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The Shell is not available here in the states from what I read plus its not like that's the best oil anyway, far from it. Shell is a Ducati sponsor you know lol. That's like saying you should always run Mobil 1 in your new Porsche forever just because it comes filled with it and a fancy Mobil 1 oil cap.

I will be using Redline 10w40 motorcycle oil, the new blend.
Redline is a great oil. I've always used the Bel ray EXS. I've ran this in all the bike I've had. I've never had any troubles. It's a little exspensive, but good stuff.
 

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Discussion Starter #13

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Motul

Alex - Santa Barbara Ducati services my ST3 with Motul 5100, a synthetic blend. Bike has 6,000miles, I broke it in per the book and now ride it relatively hard. It runs great and uses no oil.

BTW - EBN last Monday was fun, can't wait for next month.
 

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http://mototuneusa.com/break_in_secrets.htm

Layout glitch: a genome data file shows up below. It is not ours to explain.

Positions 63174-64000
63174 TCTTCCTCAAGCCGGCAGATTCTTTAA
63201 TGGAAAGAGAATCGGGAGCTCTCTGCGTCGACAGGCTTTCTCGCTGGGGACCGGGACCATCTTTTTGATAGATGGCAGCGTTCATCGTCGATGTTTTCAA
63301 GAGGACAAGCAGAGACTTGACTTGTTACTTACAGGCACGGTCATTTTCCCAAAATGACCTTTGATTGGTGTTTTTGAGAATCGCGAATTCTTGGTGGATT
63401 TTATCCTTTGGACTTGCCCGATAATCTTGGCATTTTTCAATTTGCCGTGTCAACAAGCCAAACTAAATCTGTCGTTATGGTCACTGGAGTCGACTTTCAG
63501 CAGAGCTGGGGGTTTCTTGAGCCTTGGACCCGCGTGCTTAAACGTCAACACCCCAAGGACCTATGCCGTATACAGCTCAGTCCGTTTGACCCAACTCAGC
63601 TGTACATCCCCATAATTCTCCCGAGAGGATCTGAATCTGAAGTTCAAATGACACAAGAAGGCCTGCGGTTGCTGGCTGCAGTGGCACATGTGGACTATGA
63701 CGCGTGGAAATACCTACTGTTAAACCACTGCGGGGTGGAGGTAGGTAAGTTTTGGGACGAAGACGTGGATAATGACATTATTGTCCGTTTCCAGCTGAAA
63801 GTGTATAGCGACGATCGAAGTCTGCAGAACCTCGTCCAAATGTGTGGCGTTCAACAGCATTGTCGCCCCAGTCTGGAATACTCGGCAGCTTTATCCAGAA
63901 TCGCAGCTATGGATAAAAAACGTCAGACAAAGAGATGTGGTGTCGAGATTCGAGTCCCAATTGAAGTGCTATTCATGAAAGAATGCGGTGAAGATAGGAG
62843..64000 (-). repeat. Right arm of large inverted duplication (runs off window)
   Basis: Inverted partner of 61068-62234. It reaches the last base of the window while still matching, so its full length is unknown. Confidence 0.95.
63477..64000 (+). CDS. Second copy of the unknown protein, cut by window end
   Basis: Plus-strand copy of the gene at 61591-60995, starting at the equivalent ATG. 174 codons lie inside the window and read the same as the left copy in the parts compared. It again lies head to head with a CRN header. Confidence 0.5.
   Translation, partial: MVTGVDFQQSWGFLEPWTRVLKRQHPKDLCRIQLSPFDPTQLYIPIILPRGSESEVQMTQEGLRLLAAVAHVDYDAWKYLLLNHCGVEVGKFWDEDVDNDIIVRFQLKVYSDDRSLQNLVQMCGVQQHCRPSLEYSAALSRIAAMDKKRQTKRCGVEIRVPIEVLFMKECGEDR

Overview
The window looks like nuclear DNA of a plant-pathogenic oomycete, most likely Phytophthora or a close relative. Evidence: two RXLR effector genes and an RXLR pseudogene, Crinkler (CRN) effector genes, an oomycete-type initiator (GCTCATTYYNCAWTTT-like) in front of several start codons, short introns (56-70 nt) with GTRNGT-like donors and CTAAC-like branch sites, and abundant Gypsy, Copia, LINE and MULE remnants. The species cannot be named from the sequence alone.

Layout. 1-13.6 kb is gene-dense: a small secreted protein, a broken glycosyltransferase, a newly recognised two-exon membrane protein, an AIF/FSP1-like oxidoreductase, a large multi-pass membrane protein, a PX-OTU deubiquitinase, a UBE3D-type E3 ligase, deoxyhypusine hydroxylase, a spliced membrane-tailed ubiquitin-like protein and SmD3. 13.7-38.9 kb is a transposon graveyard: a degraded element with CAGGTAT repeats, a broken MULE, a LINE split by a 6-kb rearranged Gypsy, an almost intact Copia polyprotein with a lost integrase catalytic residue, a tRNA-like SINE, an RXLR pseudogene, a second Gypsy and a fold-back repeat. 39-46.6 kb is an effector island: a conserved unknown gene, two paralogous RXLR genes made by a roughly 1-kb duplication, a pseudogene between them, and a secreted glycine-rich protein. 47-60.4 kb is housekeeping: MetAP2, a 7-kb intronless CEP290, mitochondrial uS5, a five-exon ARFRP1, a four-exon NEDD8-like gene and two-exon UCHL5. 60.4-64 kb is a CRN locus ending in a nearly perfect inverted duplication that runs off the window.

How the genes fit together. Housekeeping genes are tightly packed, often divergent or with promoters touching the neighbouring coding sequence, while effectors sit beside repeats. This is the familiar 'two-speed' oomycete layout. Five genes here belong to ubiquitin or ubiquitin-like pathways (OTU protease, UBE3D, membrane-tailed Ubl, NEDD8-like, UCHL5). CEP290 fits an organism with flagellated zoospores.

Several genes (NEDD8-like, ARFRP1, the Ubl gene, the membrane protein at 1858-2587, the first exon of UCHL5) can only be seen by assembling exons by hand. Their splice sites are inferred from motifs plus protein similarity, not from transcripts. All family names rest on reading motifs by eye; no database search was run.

believe it. All the drag racers I know beat up new engines to get max horsepower.
I was introduced to this break in method by a buddy who bought a new 999 in 03. He hammered it out of the block and continued to do so both on the street and track until he sold it a couple years back. He takes immaculate care of his bikes and told me he had not one issue with his 999, ran perfect from day one. I advised people when the subject of break in came up about my friend's method, but in the back of my mind I wondered if he just got lucky. I kind of thought since the Ducati was designed as a race bike then it should tolerate hard acceleration. But since reading the article it kind of adds credibility to the alternative break in method. I've been thinking about buying a new RSV4 R next year and now I wonder if I should follow the factory recommendations or just go for it.
 

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Actually, Ducati doesn't say not to be hard on your engine during break-in, just not to exceed certain RPM. My SS and 999R were both broken in this way (the ST2 was bought used, but I again broke it in like this when I installed hi-comps). Lots of hard acceleration, and deceleration using engine braking, and avoiding constant RPM cruising.

Tom